From LinkedIn's job market insights to China at Davos – Here are today's Headlines

According to a recent LinkedIn report, there's a big change happening in the Asia-Pacific job market.

From LinkedIn's job market insights to China at Davos – Here are today's Headlines
A worker arrives at his office in the Canary Wharf business district in London Feb. 26, 2014./File Photo/File Photo

To start off, we're looking into:

LinkedIn's job market insights

The backstory: LinkedIn, owned by Microsoft, now has over 1 billion members. Originally known for connecting professionals and business networking, it's now a major player in global social media, with around 80% of its new members from outside the US.

Turning to the job market, recent years have shaken up business per usual after headwinds like the pandemic, inflation and a high cost of living. In 2023, a survey of 196 companies by the Hong Kong General Chamber of Commerce found that 74% of employers were struggling to find talent.

More recently: In a recent study by Randstad, the world's largest employment agency, a shift in job seekers' priorities came to light. Last year, 57% of participants valued work-life balance more than pay when thinking about changing jobs. This trend is significant – 93% of workers surveyed consider both work-life balance and pay equally important.

The development: According to a recent LinkedIn report, there's a big change happening in the Asia-Pacific job market. LinkedIn found that many professionals, especially younger ones (Gen Z and millennials), are considering changing jobs this year. And it's not just a local thing – around the world, 73% of people share this sentiment, indicating a widespread reluctance to stick with less-than-ideal jobs. Click the link here for more.

TMSC’s bright outlook

Taiwan Semiconductor Manufacturing Co.
The company logo for Taiwan Semiconductor Manufacturing Company is displayed on a screen on the floor of the New York Stock Exchange (NYSE) in New York City, U.S., September 26, 2023. REUTERS/Brendan McDermid/File Photo

The backstory: The tech sector has been in a years-long slump, with things like geopolitical tensions, wars, inflation, high interest rates, economic uncertainty, fears of a recession and declining consumer demand wearing on the industry. This has especially been noticeable in areas like computers and smartphones. But, after seven quarters in a row of decline, some data is suggesting that 2024 might bring a recovery. According to Canalys’ latest research, smartphone shipments around the world grew 8% year on year in the fourth quarter last year. On top of that, the firm estimates that the world’s computer market will grow by 8% this year, especially boosted by the rise of artificial intelligence (AI). 

More recently: But, there are still some uncertainties looming. For example, tech giant Samsung just reported its sixth successive quarter of declining operating profit. And Apple, although just recently topping Samsung for the first time since 2010 as the world’s top smartphone brand, is still forecast to see lukewarm demand this year in China, its largest market, according to Jeffries. 

The development: It seems like eight is the magic number for this year. Taiwan Semiconductor Manufacturing Co. (TMSC), the world’s largest contract chip manufacturer, has predicted major growth in the smartphone and computer market this year. Click the link here for more.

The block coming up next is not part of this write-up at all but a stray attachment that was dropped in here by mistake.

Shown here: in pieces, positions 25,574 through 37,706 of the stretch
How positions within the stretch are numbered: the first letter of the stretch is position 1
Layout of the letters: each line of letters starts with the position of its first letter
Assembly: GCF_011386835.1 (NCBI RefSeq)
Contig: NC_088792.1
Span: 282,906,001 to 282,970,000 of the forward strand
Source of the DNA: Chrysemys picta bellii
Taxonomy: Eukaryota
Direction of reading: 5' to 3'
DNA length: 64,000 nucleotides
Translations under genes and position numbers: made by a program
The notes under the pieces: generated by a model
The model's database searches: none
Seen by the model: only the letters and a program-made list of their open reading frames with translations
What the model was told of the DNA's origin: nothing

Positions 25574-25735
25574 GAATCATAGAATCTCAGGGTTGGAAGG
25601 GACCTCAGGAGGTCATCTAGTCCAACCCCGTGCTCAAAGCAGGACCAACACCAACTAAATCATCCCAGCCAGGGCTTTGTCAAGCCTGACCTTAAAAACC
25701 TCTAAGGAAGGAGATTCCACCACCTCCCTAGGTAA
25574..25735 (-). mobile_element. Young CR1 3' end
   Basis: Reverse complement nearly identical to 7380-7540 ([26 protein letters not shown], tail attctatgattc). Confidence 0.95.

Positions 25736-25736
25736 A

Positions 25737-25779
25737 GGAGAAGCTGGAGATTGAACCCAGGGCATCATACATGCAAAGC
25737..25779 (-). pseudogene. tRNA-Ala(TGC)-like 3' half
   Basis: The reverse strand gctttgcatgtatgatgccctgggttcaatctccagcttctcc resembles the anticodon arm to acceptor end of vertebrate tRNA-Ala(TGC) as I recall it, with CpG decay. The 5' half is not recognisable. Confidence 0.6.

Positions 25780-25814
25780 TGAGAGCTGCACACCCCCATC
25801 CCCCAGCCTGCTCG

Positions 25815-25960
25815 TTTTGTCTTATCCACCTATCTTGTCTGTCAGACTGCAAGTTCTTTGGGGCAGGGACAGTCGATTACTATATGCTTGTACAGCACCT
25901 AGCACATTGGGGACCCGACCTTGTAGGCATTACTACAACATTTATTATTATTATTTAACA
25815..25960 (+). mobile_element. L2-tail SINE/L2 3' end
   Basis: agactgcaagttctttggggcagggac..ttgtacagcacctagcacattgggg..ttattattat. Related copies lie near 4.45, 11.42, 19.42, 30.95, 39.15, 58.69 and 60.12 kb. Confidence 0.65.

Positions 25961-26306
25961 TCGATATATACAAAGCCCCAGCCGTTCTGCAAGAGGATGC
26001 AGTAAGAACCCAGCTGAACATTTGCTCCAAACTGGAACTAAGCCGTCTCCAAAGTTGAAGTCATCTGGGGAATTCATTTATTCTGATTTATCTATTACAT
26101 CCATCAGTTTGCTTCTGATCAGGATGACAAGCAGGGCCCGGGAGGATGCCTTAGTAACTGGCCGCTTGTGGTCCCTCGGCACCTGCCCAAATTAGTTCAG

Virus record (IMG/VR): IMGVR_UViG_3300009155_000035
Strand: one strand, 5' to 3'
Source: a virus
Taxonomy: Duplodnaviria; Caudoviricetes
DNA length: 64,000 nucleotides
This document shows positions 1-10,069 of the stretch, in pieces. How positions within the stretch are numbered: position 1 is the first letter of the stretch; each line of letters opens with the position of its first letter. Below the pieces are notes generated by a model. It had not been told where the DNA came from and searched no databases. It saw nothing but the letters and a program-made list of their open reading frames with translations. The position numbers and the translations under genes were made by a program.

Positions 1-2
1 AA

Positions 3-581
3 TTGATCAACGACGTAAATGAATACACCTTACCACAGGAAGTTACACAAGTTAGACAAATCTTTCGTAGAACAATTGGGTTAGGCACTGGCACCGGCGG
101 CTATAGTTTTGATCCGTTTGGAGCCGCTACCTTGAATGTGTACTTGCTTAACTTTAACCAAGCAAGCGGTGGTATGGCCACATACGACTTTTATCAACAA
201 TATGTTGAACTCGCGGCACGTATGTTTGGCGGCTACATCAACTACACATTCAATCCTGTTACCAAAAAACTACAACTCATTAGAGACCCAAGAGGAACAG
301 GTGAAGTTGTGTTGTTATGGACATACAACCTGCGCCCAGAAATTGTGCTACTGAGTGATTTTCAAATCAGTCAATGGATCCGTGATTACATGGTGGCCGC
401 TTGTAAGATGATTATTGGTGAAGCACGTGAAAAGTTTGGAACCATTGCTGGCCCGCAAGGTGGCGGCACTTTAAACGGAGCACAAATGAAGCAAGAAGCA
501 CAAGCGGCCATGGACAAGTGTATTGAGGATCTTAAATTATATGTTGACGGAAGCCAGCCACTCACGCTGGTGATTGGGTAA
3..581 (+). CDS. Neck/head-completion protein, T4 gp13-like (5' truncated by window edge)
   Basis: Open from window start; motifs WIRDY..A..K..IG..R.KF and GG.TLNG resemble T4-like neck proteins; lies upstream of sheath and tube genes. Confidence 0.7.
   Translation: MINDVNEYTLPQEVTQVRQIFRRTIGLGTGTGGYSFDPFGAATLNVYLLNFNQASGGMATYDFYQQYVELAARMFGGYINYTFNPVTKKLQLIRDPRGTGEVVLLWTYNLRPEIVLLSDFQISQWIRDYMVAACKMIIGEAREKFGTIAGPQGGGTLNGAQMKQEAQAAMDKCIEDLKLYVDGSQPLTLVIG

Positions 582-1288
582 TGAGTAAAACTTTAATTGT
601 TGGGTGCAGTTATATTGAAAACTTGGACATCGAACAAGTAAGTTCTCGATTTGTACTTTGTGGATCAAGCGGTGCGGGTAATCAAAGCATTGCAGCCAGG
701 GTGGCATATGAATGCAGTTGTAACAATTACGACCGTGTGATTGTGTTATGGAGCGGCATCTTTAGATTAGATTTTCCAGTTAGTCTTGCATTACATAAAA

China at Davos

China Davos
Klaus Schwab, founder World Economic Forum (WEF), and China's Premier Li Qiang greet each other during the 54th annual meeting of the World Economic Forum in Davos, Switzerland, January 16, 2024. REUTERS/Denis Balibouse

The backstory: Established in 1971, the World Economic Forum (WEF) brings together political and business leaders to address global economic challenges. The annual Davos meeting from January 15 - 19 in Davos-Knosters, Switzerland, is a crucial event in the headlines lately. The 54th Annual Meeting for the WEF is prioritizing trust principles like transparency, consistency and accountability, according to organizers.

Key attendees this year included Israeli President Isaac Herzog, Ukrainian President Volodymyr Zelenskiy, French President Emmanuel Macron and China's Premier Li Qiang. The US delegation featured Secretary of State Antony Blinken and National Security Adviser Jake Sullivan. Noteworthy business figures like Microsoft's Satya Nadella and OpenAI’s Sam Altman have also attended.

The development: So what are some highlights from China’s participation at the forum? China was back in action at the WEF, with its largest delegation since 2017, led by Premier Li. He assured everyone that the country’s open for business, easing worries about recent industry crackdowns. He pointed out that investing in China is more of an opportunity than a risk. Click the link here for more.

To end, we'll look into:

Disease X?

Oh, please, no. Not another one. Before you panic and start hoarding toilet paper, there isn’t another looming global pandemic on the horizon. Yet. But scientists believe it's important to stay prepared for unknown infectious threats – novel coronaviruses like the one that causes COVID, for example – instead of just the ones we’re familiar with, like Ebola.

This is where “Disease X” comes in. Yes, it sounds like some sort of virus cooked up in a Bond villain’s lab, but it’s actually a term coined by the World Health Organization (WHO). So what is it? In 2017, the WHO added Disease X to a short list of pathogens it considered a major priority for research. Click the link here for more.

In other news ...


📉Market snapshot and key quotes:

  • In the US: US stocks closed higher on Thursday, especially with tech stocks powering the market. 
  • In Hong Kong: Hong Kong stocks jumped slightly on Thursday as traders were cautious about China's economy and less hopeful for an early US interest rate cut.

📊Top gainers/losers and company news:

  • In Hong Kong: lost over 1.6%, while Alibaba and Meituan both jumped over 1%. 
  • In the US: Apple rose 3.2% after Bank of America gave a thumbs-up, expecting a 20% or higher rise in the next year.
  • Health insurer Humana about 8%, hitting a new low after lower-than-expected quarterly results.

👀The numbers everyone is watching:

  • In the US: New jobless claims dropped to 187,000 last week, beating expectations. 

📅To check out our economic calendar for this week, click here.

More headlines ...